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May 1, 2020

Packing Tips: Colorful Luggage is the Way to Go

Colorful Luggage.

By Elise Lentz.

I’m going to start this packing tips article by borrowing a line from one of my favorite movies The Birdcage: “Well, one does want a hint of color.“

colorful luggage

Elise at the Amsterdam train station. * Photo: Tim Lentz

As tour leaders, one of our many tasks is being responsible for the movement of luggage. For us, it is typically accounting for the groups’ luggage being moved from a hotel to the cruise ship. It is not uncommon for us to handle 100+ pieces of luggage in a single move.

Tim and I have often commented, “If we had $1 for every black bag we have counted over the years, we would be gabillionaires.” And YES that is a real word.

It would never fail, that after we accounted for all 100+ bags (which were strategically stacked like a life-sized Jenga game), Mable would approach us demanding that she needed to get something critical out of her bag. It shouldn’t surprise you that my first reaction starts off with my eyes rolling into the back of my skull. This is then followed by the phrase “lady, you’re kidding me…” screamed loudly inside my head.

This exchange is then finished with me actually offering a gentle smile. And in my most congenial tone I ask for a description of the bag.

“It’s black”… REALLY!!! At that time my face writhes in agony as I realize I’m about to dive into the deep, dark abyss of black bags to look for Mable’s needle in the proverbial stack of luggage.

So as I continued to think about this universal invasion of the black bags, my mind began to drift towards the dark side. I became curious as to what was the favorite luggage color of bag thieves? The answer was shocking…basic black.

I found an article by Bob Arno, author of “Travel Advisory: How to Avoid Thefts, Cons, and Street Scams While Traveling. The article said that when police arrested a Phoenix couple for baggage theft from the Sky Harbor International airport, almost every one of the roughly 1,000 stolen bags found at their home, was black.

He further remarked by saying: “Stealing black bags is a snap. If the thief is caught red-handed by the bag’s owner, he only has to say ‘Sorry, it looks just like mine.’ And he’s out of there, scot-free.”

I always hear travelers explain: “Well Black won’t show the dirt.”

Ok fine, but that logic doesn’t stop you from buying a white pair of sneakers, does it? People, it’s a piece of luggage  meant to offer a utilitarian way of transporting your underwear. Which by the end of the trip will be dirty. So I ask you, do you travel with all black undies so they don’t show the dirt?

Because Tim and I have to transport a lot of work supplies, we don’t travel light. It looks like we are running away from home and it’s not uncommon for us to travel with four large hard-sided bags, two carry-on bags and two backpacks. We have been told that we stand out in a crowd because our multi-hued ensemble looks like the Easter Bunny puked all over our luggage. Sorry, but we swear by colorful luggage.

lots of colorful luggage

Elise & Tim’s colorful collection of luggage.

It is true, when we shop for a bag we look for the brightest, boldest color available. I want to be able to quickly locate my bag. Whether it is coming off the luggage carrousel in the airport or it is a part of the mélange of bags lined up in the cruise ship terminal, the sooner I spot my bag, the sooner I can relax knowing all of my ‘gear’ has arrived.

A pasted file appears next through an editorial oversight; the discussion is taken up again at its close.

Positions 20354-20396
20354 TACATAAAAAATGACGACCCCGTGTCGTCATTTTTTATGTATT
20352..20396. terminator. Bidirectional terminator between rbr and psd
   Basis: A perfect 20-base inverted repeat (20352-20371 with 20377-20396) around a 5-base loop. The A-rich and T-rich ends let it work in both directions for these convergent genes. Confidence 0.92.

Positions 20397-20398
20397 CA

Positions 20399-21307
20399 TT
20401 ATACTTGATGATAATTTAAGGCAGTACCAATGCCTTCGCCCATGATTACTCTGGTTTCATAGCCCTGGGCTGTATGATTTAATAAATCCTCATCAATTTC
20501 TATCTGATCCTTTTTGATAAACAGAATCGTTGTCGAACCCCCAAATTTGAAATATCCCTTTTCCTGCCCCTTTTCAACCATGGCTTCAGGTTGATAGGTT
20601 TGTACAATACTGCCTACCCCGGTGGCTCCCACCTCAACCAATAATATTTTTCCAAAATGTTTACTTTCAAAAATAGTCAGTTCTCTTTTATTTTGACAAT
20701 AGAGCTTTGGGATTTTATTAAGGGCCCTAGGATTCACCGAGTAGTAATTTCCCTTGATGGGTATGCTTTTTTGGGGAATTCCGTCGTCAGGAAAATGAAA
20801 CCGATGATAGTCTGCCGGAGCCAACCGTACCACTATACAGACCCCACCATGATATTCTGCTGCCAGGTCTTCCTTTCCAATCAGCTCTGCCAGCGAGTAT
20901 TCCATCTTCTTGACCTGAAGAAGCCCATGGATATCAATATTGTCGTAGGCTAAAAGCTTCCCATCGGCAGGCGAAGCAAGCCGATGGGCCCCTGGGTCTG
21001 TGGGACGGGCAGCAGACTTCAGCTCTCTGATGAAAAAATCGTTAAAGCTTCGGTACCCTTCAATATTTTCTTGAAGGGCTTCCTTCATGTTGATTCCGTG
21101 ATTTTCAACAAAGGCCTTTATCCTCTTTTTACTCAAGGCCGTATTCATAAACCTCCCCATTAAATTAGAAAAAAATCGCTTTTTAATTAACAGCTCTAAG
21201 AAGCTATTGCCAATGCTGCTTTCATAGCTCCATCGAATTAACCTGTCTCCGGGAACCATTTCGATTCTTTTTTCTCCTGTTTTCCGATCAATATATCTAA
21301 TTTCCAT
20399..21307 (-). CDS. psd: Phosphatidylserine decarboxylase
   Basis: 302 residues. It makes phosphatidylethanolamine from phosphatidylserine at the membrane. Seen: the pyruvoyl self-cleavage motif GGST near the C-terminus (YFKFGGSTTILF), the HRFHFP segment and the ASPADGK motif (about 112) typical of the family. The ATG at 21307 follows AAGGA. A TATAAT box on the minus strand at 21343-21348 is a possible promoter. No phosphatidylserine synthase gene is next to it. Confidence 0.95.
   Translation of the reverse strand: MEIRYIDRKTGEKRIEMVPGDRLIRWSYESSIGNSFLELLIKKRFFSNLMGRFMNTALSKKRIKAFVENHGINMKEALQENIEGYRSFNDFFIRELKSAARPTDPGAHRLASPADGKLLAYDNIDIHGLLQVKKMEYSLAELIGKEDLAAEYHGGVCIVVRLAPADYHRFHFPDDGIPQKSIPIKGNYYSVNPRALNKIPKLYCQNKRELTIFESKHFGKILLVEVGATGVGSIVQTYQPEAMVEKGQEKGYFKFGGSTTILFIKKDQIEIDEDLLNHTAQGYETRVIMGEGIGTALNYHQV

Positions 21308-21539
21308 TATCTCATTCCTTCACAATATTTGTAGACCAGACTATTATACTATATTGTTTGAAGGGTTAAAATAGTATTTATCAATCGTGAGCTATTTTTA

As you know from my previous article — “Some Like it Hard” — we are also hard-sided luggage fans. It can’t be too hard or too bright for me. And while we are at it, let’s add into the mix — CHEAP.

We typically pay less than $100 per bag and we frequently shop at the discount department store chains like TJ Maxx, Marshalls and Ross. Now I know what you are thinking… ‘Why wouldn’t professional travelers invest in high-end quality bags with lifetime warranties?’

Well, to start, our luggage typically travels on a plane or cruise ship. It is rare that our bags get damaged while sitting in the closet.  So, before you file your damage claim with the manufacturer, you need to identify the perpetrator of the damage. Typically manufacture warranties only cover manufacture defects. The loving, gentle caresses bestowed upon your case by the under-paid, under-appreciated airport baggage handler are not going to be covered by most manufacture warranties.

Additionally, our schedule does not warrant the three weeks (or more) it may take to send our bag to a repair center and wait for its return. So, we chalk up this unpleasant annoyance to just being a part of the job hazard. When damage (beyond our standard home repair of Gorilla Tape and super glue) happens, we hop in the car and drive to TJ Maxx (or similar) and buy another bag. Once back home, we celebrate the arrival of our brightly-colored, new member of our family, with a tasty beverage.

Have we ever filed a damage claim with the airlines? No. However, if you are so inclined, give it a try. If the airlines can’t repair your bag (which is the cheapest option for them), you may be entitled to a reimbursement based on the value of the bag minus its depreciation. If you calculate that the airlines reimbursement value exceeds the value of your time and sanity — go for it!

Bob Hope once said “I love flying. I’ve been to almost as many places as my luggage.”

Venice water taxi

Luggage in a water taxi on route to Venice. * Photo: Elise Lentz

Join us next time when we will share some tips on increasing the odds of you getting your colorful luggage back after the airlines have sent it on an itinerary that is different than yours.

 

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